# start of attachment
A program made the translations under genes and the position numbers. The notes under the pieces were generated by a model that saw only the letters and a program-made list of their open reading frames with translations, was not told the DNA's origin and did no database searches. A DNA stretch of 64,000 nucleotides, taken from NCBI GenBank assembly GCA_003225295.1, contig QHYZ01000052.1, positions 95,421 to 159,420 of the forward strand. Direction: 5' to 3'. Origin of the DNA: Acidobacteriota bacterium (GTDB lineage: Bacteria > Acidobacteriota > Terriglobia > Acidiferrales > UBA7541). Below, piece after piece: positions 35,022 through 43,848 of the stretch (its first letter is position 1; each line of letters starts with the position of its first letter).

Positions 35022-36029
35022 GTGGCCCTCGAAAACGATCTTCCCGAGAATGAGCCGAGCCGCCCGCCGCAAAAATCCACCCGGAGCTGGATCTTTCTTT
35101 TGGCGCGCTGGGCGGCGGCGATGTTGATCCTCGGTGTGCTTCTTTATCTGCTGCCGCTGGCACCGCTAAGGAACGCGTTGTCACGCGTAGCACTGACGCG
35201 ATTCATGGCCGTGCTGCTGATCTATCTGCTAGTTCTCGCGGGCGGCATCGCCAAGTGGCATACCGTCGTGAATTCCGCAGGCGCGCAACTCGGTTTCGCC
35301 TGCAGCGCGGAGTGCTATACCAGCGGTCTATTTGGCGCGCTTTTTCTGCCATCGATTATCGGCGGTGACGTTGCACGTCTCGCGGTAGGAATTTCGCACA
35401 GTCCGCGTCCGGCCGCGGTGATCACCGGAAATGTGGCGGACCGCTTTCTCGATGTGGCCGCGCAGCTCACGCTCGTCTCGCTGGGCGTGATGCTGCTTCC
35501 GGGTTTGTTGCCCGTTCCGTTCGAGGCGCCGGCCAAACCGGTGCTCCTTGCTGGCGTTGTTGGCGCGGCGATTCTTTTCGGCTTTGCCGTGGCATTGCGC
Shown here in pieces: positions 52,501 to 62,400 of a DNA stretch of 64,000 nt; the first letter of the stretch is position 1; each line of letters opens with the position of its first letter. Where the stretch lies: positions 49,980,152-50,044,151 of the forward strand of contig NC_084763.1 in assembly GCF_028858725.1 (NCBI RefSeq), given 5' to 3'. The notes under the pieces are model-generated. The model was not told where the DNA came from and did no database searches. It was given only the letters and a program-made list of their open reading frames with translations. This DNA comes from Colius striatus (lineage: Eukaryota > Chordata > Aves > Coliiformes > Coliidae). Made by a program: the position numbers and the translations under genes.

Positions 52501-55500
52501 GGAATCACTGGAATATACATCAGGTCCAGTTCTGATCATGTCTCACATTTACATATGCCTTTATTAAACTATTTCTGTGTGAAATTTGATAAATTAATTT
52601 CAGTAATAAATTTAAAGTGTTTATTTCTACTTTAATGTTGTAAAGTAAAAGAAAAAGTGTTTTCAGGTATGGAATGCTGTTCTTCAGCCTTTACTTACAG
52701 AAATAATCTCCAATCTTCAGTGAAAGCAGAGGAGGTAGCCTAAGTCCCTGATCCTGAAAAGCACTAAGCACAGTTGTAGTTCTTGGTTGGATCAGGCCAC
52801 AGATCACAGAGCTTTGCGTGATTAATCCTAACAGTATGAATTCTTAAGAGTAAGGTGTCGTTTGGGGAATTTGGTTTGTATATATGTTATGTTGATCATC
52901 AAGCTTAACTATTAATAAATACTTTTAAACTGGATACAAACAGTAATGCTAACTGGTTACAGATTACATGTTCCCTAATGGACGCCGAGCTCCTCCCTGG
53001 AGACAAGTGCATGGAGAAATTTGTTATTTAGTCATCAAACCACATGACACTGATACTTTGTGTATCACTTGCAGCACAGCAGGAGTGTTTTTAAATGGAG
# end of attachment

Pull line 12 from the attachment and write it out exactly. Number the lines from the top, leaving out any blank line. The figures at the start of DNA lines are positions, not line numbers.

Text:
52601 CAGTAATAAATTTAAAGTGTTTATTTCTACTTTAATGTTGTAAAGTAAAAGAAAAAGTGTTTTCAGGTATGGAATGCTGTTCTTCAGCCTTTACTTACAG